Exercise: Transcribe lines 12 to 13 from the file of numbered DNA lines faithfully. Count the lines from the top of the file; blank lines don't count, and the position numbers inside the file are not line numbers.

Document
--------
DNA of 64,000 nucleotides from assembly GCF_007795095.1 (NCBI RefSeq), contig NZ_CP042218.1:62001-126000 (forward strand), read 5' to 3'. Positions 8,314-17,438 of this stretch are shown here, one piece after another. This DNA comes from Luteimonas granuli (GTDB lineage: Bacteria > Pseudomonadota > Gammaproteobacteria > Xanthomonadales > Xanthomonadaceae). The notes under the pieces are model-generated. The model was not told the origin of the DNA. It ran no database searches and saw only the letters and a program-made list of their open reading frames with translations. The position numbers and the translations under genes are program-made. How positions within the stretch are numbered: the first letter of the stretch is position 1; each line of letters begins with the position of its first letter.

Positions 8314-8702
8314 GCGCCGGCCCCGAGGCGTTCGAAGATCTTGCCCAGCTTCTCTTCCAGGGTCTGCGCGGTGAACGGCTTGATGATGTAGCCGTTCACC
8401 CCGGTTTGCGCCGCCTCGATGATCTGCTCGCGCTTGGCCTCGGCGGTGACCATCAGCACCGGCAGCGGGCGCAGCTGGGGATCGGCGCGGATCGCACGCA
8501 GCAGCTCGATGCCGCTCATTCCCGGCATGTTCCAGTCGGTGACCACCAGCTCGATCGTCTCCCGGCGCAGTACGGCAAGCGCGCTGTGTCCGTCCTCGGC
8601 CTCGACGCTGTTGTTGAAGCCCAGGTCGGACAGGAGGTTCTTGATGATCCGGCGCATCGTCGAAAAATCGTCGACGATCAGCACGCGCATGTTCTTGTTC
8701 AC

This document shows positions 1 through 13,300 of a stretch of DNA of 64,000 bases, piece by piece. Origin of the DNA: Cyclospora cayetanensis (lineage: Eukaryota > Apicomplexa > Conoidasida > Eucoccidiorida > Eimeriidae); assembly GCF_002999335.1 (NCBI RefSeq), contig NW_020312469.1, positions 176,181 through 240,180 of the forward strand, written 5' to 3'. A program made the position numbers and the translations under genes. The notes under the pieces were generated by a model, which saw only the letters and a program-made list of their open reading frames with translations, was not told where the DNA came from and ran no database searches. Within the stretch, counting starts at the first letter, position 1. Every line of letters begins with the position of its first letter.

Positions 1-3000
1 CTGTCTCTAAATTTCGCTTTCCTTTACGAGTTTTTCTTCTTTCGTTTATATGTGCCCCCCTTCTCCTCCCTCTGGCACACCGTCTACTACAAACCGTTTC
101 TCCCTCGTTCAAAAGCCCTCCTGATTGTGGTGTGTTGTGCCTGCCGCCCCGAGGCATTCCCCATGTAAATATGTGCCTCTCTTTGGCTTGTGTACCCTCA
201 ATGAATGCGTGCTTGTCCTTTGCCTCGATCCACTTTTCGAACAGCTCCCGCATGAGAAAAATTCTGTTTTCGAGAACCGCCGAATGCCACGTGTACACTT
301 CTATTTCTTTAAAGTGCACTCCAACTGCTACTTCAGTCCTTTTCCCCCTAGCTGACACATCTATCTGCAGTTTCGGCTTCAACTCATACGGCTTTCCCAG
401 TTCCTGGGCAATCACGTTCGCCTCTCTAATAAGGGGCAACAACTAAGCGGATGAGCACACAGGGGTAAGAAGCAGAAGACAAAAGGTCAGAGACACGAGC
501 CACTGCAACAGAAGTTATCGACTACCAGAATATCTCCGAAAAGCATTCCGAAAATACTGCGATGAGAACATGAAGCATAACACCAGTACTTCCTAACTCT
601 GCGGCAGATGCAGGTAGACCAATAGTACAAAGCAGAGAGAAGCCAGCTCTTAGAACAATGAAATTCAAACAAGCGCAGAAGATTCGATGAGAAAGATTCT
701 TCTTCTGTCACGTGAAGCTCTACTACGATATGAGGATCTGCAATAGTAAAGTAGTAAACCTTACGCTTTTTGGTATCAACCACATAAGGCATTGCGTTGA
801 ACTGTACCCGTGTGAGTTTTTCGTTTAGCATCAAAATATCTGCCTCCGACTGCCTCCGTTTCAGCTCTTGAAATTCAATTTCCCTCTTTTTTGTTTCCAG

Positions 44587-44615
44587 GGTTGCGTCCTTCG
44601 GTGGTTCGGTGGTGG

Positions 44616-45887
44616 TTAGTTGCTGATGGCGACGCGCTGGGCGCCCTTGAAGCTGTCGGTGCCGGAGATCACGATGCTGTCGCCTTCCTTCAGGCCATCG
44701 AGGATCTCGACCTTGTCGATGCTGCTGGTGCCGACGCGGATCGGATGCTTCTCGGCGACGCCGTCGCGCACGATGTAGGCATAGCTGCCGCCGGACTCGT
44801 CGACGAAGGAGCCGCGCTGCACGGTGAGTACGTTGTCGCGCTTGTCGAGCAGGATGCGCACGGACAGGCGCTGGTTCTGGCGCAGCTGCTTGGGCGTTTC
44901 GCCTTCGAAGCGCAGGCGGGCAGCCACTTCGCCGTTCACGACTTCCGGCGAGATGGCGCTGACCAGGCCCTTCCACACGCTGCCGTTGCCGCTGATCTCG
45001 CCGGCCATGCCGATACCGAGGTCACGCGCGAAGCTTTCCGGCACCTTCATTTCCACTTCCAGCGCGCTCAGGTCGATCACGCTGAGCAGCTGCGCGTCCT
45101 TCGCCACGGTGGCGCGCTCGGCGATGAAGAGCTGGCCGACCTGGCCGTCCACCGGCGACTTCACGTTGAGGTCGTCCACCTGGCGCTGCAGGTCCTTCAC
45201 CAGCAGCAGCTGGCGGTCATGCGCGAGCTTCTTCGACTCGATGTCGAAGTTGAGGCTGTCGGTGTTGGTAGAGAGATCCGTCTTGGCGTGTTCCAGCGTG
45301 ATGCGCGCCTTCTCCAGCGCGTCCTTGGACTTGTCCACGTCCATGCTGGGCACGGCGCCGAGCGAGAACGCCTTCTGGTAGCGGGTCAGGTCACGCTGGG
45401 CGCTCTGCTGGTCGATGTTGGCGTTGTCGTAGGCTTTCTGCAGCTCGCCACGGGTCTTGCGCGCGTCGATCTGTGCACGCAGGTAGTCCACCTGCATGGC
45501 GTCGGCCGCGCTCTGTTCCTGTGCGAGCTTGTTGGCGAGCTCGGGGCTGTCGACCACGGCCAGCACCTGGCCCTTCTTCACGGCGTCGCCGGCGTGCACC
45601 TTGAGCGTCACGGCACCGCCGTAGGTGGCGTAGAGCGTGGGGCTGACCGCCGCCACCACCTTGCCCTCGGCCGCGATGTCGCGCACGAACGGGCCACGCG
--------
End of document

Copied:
201 ATGAATGCGTGCTTGTCCTTTGCCTCGATCCACTTTTCGAACAGCTCCCGCATGAGAAAAATTCTGTTTTCGAGAACCGCCGAATGCCACGTGTACACTT
301 CTATTTCTTTAAAGTGCACTCCAACTGCTACTTCAGTCCTTTTCCCCCTAGCTGACACATCTATCTGCAGTTTCGGCTTCAACTCATACGGCTTTCCCAG